'Concrete Girls' Is the New Book Spotlighting Female Skateboarders in the UK

We catch up with photographer, Charlotte Thomas.

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The number of women in skateboarding is arguably at an all time high, yet at the same time, female skateboarders remain an anomaly. Thanks to collectives like BRUJAS, Skate Kitchen and Girl Skate UK, however, it’s getting even easier for girls to find supportive and empowering environments within which to build confidence, friendships and of course, their skating skills.

Charlotte Thomas started skateboarding in her teenage years, before an injury made it increasingly difficult to continue the sport. Hoping to remain part of the community, Thomas turned in her deck for a life behind the lens, travelling throughout the UK to document the usually unseen girls who skate. Her debut book, ‘Concrete Girls‘ is both a testament of Thomas’ love of the skateboarding world and the women within it – we caught up with the skater turned photographer to find out more.

Tell us a little more about your background? How did you get into skating?

I started skating when I was 16 in my hometown of Hereford, just through friends really. However I didn’t really come into my own until I was 19 when I started university in Leeds. I spent most of my days at Hyde Park Skatepark and that’s where I met some of the greatest dudes in the world. Thomas Harrison, Leon Walton, Manhead, Rory Martinez, Chris Parsons and Jamie Liam Humphrey – these guys made me a skateboarder.

We didn’t have the luxury of social media or technologically-advanced mobile phones – we just skated and captured footage on a Sony Handycam CCD Hi8 TRV128. I left Leeds after eight years to spend some time in Barcelona living with fellow skater Maria Falbo of Copson London. We just spent time chilling out and skating, it was heaven for a young skater in her 20s!

And you got into skate photography after you were injured, right?

Yes that’s right, I injured myself one summer which left me with a spinal injury so I had to take some time out. I missed the scene so much that I was falling into depression and I felt a loss of identity really, so one day I decided to pick up a camera and start shooting skateboarders instead. I haven’t looked back.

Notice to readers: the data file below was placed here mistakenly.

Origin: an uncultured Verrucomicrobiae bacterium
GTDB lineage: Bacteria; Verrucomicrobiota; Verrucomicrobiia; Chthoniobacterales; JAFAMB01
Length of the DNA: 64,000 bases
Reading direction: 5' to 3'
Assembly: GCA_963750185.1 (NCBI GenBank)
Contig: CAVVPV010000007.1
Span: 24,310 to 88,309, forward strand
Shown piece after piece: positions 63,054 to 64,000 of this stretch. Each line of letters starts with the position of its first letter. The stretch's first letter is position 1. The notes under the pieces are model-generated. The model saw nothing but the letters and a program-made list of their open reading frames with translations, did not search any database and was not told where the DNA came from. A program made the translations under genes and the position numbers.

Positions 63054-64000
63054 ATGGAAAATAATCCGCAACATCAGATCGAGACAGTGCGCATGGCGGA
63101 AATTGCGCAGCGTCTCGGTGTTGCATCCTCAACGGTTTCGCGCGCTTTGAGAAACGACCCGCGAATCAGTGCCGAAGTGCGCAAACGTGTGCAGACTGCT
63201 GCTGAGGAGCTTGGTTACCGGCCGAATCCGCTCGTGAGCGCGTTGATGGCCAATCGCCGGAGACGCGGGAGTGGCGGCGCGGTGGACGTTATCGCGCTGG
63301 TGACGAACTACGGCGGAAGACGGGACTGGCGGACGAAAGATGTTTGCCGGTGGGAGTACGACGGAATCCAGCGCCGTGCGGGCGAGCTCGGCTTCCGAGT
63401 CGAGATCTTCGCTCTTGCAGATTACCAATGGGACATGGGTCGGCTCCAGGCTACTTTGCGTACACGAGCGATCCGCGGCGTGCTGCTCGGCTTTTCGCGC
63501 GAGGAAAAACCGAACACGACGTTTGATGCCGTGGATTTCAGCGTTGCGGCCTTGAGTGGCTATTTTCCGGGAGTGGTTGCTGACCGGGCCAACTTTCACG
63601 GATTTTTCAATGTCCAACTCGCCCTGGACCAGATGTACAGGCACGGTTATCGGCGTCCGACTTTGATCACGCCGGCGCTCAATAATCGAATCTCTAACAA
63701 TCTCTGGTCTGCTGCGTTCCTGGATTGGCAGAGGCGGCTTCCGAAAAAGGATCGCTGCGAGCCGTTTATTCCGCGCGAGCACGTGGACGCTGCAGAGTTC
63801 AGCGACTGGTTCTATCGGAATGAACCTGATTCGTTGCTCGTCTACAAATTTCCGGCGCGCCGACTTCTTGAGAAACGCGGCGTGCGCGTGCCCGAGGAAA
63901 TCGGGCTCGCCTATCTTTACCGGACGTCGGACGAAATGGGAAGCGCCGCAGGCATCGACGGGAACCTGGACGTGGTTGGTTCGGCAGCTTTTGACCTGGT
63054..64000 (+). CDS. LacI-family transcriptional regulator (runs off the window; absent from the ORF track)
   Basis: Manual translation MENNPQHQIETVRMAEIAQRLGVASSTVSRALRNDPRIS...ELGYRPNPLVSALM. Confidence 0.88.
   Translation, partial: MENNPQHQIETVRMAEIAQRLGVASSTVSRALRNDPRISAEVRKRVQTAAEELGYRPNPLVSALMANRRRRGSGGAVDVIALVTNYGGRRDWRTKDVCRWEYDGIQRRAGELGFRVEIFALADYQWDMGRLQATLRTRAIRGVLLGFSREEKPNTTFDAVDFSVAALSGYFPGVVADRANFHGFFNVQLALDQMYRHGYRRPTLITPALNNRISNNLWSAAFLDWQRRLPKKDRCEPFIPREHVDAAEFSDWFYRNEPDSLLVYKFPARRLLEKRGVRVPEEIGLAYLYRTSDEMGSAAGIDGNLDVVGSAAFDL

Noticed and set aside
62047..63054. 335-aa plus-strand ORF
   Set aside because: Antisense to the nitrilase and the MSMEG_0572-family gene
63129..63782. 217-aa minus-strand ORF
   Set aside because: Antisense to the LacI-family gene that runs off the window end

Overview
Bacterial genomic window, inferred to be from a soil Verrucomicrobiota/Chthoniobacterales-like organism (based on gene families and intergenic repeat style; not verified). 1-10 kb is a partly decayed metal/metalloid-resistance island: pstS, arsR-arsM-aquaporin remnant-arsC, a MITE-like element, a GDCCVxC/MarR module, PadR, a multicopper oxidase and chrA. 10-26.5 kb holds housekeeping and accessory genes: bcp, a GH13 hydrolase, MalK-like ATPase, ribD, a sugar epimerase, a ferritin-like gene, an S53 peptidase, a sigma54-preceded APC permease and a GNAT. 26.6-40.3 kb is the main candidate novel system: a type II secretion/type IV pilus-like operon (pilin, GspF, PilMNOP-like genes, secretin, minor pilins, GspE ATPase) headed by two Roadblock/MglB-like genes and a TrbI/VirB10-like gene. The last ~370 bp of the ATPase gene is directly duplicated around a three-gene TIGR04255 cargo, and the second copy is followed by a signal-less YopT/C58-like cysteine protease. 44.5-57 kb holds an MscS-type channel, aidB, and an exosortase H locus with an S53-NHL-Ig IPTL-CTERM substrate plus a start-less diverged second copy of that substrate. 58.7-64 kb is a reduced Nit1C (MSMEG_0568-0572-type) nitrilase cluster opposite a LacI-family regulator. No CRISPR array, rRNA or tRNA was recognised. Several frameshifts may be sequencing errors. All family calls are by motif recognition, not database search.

“I will always say this: skateboarding isn’t cool, it’s the people who make it cool.”

Why did you decide to release a book for this project?

The idea of the book came from my first photography experience producing some work for Sidewalk. They asked me to photograph and interview pro-skater Stefani Nurding and spending a weekend with her, creating those photos inspired the project.

‘Concrete Girls’ aims to celebrate a side of the UK scene I felt had been missing from documentation or general discussion. Not enough people at the time were talking about the scene and these women in the book were empowering and inspiring both myself and other girls to get into the sport. I wanted to produce a book of memories for them and the scene itself. I call it my retirement piece and I hope it will inspire a younger generation to start skateboarding. The project was also a chance to make new friends and give something back to the one thing that had given me so much freedom and self confidence throughout my life – skateboarding.

What’s the most standout memory you have from something you shot for the book?

I’ll never forget going down to Plymouth to meet Stefani Nurding. My mom and stepdad, Roger, who have both been a huge part of this project drove me down. It was a long journey from Hereford so we set off around 5am. When we arrived, we walked into the centre of town and decided to get some lunch and a beer while we waited for Stef. I called her and said “Hi, I’m here, where are you? I’m on Kings Street near Bournemouth beach” and Stef said “I don’t live in Bournemouth, I live in Plymouth!”

I started crying as I’m a huge drama queen at the best of times and had to go into the pub and tell my tired chauffeurs “I got the wrong bloody city!”

Why do you think it’s only in recent years that female skaters have only started to get more recognition?

Personally I think they always have, but it’s only now due to social media that a community has begun to form around it. People can share their talents and learn from each other via these platforms – it’s amazing!

“Concrete Girls aims to celebrate a side of the UK scene I felt had been missing from documentation or general discussion.”

What are some of the best things about being part of the skateboarding community?

Community, friendship, expression, commitment, talent, creativity, support, love. I will always say this: skateboarding isn’t cool, it’s the people who make it cool.

What’s next for you?

I’ll be working on ‘Concrete Girls’ Volume 2 from September. This book was made over a five year period; I didn’t know certain girls or had even heard of them at the time. Some girls didn’t want to be part of it the first time around and some had hangovers a lot, so I’m gutted I couldn’t include the entire country. However, I’m hoping Volume 1 will excite anyone I missed and inspire them get involved with part 2. Eventually, I’d like to complete three volumes to add to really add to skateboarding history.  

My first book C O N C R E T E G I R L S ????‍♀️?

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